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Ophiasis Alopecia: Causes, Symptoms and Treatments
Dr Kieran Dayah (GMC)
Medically reviewed by
Dr Kieran Dayah (GMC)
Updated on December 23, 2023

Ophiasis alopecia is probably not the first condition that comes to your mind if you are experiencing hair loss. That is because this rare type of alopecia areata only affects 0.02% of the population [1].

However, if your hair is shedding in a band-like pattern on the back of your head and around your ears, you may want to consider this possibility. Although it is more common in children, adults can also develop it.  

The good news is that ophiasis alopecia does not normally cause inflammation [2], so it should not lead to any physical discomfort, such as itching, a burning sensation on your scalp or scalp tenderness in one spot.

Unfortunately, the prognosis for ophiasis alopecia is also poorer than for other forms of alopecia areata. It is often resistant to treatment and while, in some cases, it can go into remission spontaneously after a while, relapses are usually to be expected [1]. 

Keep reading this article to find out all you need to know about:

  • What ophiasis alopecia is
  • What causes ophiasis alopecia
  • The main symptoms of ophiasis alopecia
  • The most effective treatment for ophiasis alopecia
  • Other uncommon types of alopecia areata 
Table of Contents

What is ophiasis alopecia?

person with ophiasis alopecia

Ophiasis alopecia is a rare form of alopecia areata. Under its most common presentation, alopecia areata manifests as smooth, round, patchy bald spots on any part of your body which is covered with hair (scalp, beard, eyebrows, etc.) [3] However, rare variations of this condition can manifest differently. 

Ophiasis alopecia is named after the Greek word for “snake” – ophis. That is because it creates a bald band on the back of your head which may sometimes be straight but is usually wavy [4]. Since this usually occurs on an area of your scalp known as occipital, it is sometimes referred to as occipital alopecia.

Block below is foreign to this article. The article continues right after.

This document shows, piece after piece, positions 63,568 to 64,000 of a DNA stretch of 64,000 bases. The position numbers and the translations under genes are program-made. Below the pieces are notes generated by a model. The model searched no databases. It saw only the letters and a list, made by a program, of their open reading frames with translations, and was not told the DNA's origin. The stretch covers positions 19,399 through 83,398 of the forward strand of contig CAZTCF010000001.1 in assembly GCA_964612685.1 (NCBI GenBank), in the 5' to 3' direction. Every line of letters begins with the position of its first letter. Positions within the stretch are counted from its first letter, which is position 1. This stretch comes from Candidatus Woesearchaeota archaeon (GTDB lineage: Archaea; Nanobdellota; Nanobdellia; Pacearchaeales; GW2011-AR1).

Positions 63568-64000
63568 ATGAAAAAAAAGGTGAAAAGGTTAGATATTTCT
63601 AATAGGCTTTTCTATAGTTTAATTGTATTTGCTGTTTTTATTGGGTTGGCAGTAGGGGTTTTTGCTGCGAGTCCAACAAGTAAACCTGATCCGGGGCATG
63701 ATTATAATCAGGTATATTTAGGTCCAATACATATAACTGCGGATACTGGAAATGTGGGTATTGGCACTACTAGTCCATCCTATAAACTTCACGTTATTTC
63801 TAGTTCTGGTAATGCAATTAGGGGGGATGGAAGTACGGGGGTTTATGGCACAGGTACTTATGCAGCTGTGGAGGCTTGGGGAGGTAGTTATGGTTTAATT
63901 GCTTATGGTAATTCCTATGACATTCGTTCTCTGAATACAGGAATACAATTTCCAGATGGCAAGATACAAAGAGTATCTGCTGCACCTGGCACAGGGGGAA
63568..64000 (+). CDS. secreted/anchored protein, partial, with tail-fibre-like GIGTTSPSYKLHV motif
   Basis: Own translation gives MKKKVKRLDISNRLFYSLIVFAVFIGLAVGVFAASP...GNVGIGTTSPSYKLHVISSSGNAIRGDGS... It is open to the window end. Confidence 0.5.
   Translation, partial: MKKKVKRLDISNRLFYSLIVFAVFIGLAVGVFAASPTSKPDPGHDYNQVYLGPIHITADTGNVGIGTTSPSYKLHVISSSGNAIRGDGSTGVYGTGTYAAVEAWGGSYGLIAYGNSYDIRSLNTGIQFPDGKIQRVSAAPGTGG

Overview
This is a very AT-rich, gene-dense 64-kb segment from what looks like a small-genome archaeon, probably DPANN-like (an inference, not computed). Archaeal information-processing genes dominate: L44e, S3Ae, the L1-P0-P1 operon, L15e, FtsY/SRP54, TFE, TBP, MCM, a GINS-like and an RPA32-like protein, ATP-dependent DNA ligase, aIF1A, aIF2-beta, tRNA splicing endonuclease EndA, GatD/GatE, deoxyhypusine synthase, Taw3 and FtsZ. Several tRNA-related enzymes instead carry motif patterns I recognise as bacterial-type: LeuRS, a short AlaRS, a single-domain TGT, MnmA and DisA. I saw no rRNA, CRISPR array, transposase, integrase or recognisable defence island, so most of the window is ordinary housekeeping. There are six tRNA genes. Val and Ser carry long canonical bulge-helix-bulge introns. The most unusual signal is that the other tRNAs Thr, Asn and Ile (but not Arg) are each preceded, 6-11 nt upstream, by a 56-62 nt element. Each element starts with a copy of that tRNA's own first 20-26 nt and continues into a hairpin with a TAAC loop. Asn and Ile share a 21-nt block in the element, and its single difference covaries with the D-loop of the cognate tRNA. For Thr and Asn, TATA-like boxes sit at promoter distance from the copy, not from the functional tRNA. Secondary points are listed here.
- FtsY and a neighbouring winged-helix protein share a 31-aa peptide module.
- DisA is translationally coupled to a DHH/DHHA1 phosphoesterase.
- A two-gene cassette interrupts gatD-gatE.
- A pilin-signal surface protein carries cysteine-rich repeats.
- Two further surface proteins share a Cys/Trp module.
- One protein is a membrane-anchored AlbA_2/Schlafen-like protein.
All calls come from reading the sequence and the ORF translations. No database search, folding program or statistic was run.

A systematic review performed on 94 studies about alopecia areata and its varieties, including a total research population of over 300 million people, revealed that while 2.11% of all people experience alopecia areata, only 0.02% of people develop ophiasis alopecia [5]. 

Ophiasis alopecia is known to occur most frequently in children and infants, often developing before the onset of puberty. However, adults can also experience this condition [5][2]. 

What causes ophiasis alopecia?

The causes of alopecia areata are not yet fully understood. However, most researchers believe that it is an autoimmune condition [2], which means your white blood cells are attacking your hair follicles, mistaking them for harmful entities. This damages your hair follicles, making them temporarily or permanently unable to produce hair. 

Since ophiasis alopecia is a form of alopecia areata, it is likely caused by an autoimmune response which attacks the hair on the back of your scalp and the area around your ears (and, in very rare cases, the hairline).

What are the symptoms of alopecia ophiasis?

There are not many symptoms of alopecia ophiasis aside from the tell-tale bald band at the back of your head. You should not experience any discomfort, scalp irritation or inflammation alongside it [2]. Normally, you may notice the following:

  • A smooth, wavy bald band, usually 2.5 – 8 cm in length, on the back of your scalp and/or around your ears (very rarely, at the front of your scalp) [2]. 
  • Barely visible, miniaturised hairs [6] that look like exclamation marks
  • Yellow, white or black dots on the scalp  
  • Nail changes (such as pitting or longitudinal ridging) have been observed in some patients with ophiasis alopecia, but at a much lower rate than in patients with the most common form of alopecia areata [7]  

What can ophiasis alopecia be mistaken for?

On rare occasions, ophiasis alopecia can be mistaken for a different condition which causes hair loss, called traction alopecia.

Traction alopecia is a condition which develops from frequently wearing tight hairstyles, or heavy hair extensions which cause hair loss by pulling on your hair root. While it often occurs in the front and sides of your head (as that is where most of the tension is with hairdos such as braids, buns or ponytails which cause hair loss), it can form on any part of your scalp where the hair has experienced tension [8].

Here are some guidelines to help you tell if it’s traction alopecia or ophiasis alopecia:

Traction alopeciaOphiasis alopecia
Usually around the front of your head and templesUsually around the back or your head and around your ears
Irregularly shaped balding patches, depending on the amount of tension appliedA regular band of hair loss
Small skin-coloured bumps at the roots of your hairYellow, white or black dots on the scalp